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Golf to return in S. Korea with women's major championship this week

(KLPGA-Yonhap)
(KLPGA-Yonhap)

After more five months of inaction caused by the coronavirus pandemic, golf will finally return to South Korea this week.

The Korea Ladies Professional Golf Association (KLPGA) will hold its first major of the season, the KLPGA Championship, starting Thursday at Lakewood Country Club in Yangju, just north of Seoul in Gyeonggi Province.

It's the first KLPGA tournament to take place on South Korean soil this season. The 2020 season began with the Hyosung Championship in Vietnam last December. It was to be followed by a tournament in Taiwan in March, with the first tournaments in South Korea set for April.

But with the coronavirus wreaking havoc worldwide, the KLPGA Tour canceled all tournaments for April and most events for May.

The KLPGA Championship was originally slated for April 30-May 3. The tour announced the event's cancellation on April 3 but then said 13 days later that it would be played in mid-May.

The KLPGA will become South Korea's third professional sport organization, after the Korea Baseball Organization (KBO) and the Korea Professional Football League (K League), to start or resume a season during the pandemic.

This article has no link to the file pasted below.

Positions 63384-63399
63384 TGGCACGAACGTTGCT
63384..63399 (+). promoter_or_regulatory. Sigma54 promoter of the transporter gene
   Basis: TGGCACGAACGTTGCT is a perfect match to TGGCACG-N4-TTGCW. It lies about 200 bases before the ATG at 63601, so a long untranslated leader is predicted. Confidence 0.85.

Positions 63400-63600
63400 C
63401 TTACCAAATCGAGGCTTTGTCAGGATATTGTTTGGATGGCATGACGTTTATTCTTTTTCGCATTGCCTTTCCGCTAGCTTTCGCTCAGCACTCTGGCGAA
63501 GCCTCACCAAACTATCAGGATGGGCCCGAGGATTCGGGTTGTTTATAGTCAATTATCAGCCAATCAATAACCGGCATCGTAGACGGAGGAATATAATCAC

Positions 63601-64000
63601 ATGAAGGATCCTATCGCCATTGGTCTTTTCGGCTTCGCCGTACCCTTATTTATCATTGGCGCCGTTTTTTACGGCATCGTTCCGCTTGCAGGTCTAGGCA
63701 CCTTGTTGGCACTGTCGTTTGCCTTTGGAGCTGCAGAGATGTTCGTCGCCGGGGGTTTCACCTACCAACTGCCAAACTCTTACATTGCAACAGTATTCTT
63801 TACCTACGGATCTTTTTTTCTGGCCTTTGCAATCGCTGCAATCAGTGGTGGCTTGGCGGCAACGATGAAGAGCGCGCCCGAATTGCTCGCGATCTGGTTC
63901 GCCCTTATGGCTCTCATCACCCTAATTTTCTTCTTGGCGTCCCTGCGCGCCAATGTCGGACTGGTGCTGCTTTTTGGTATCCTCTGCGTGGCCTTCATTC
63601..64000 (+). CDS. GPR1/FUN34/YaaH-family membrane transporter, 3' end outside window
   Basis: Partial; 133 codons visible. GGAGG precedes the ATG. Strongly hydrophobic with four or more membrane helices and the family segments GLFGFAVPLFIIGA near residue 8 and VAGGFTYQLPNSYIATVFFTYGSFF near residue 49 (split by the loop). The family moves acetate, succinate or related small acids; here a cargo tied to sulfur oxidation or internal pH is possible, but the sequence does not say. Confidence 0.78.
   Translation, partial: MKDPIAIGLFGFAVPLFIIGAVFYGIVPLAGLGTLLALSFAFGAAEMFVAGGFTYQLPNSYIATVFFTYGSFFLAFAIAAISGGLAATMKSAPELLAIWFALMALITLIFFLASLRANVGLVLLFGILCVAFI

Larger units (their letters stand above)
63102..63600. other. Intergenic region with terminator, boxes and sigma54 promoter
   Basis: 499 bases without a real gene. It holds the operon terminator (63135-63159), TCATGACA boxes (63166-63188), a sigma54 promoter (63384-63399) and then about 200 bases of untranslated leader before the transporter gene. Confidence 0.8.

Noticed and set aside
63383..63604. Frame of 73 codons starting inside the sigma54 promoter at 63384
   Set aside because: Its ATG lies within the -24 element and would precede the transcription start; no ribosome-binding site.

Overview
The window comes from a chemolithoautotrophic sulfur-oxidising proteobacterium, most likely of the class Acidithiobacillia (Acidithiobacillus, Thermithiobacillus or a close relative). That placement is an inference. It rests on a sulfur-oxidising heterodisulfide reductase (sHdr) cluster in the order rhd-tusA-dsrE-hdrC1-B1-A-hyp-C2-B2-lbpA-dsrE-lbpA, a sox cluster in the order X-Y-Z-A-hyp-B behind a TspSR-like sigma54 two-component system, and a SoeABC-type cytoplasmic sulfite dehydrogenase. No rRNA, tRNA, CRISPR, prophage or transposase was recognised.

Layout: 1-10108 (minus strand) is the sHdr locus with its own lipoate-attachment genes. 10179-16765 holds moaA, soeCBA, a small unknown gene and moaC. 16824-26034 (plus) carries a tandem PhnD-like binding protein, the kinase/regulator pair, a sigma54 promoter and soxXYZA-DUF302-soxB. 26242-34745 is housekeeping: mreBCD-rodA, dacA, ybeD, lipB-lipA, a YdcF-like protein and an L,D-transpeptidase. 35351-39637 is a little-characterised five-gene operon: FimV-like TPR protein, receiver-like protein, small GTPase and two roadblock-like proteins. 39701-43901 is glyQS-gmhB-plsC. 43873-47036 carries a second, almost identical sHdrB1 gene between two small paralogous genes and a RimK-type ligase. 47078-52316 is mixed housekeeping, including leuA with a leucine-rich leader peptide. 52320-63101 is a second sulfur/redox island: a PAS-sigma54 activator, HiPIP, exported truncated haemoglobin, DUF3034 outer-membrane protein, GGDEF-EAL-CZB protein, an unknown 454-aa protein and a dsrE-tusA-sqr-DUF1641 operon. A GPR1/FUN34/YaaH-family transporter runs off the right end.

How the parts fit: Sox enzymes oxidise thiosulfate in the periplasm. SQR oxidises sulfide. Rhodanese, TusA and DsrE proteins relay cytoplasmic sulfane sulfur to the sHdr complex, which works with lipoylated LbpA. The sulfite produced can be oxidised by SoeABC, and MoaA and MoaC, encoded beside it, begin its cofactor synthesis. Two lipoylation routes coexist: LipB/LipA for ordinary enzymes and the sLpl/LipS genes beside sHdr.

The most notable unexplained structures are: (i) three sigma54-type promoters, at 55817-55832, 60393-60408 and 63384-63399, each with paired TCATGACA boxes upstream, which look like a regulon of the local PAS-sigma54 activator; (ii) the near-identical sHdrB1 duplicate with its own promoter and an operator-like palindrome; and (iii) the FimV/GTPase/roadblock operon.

As if to celebrate the return to the links, this year's KLPGA Championship will be the most lucrative one in its 42-year history.

The purse will be 3 billion won ($2.4 million), up from 2.3 billion won. The champion will take home 220 million won, instead of 160 million originally set.

The field has also expanded from 144 to 150. And it's a star-studded one, featuring three of the world's top-10 players: Park Sung-hyun (No. 3), Kim Sei-young (No. 6) and Lee Jeong-eun (No. 10).

All three were KLPGA stars before they took their talents to America for the LPGA Tour, where they've won a combined 18 LPGA titles. The US season has been on hold since February due to the pandemic.

KLPGA stars include the past two champions -- Choi Hye-jin and Jang Ha-na.

The tournament will be played without fans. Lakewood has 36 holes, 18 each for the Wood Course, the tournament venue, and for the Lake Course, which is open for members.

Those members will continue to use the main clubhouse, and competing players and their caddies will use a separate facility as a temporary clubhouse during the tournament.

The tournament holes will be roped off so that the playing public will not have access.

All participating players will have their temperature checked before entering the course. They will be asked to maintain a safe distance from their playing partners and to sanitize their clubs during their round. (Yonhap)

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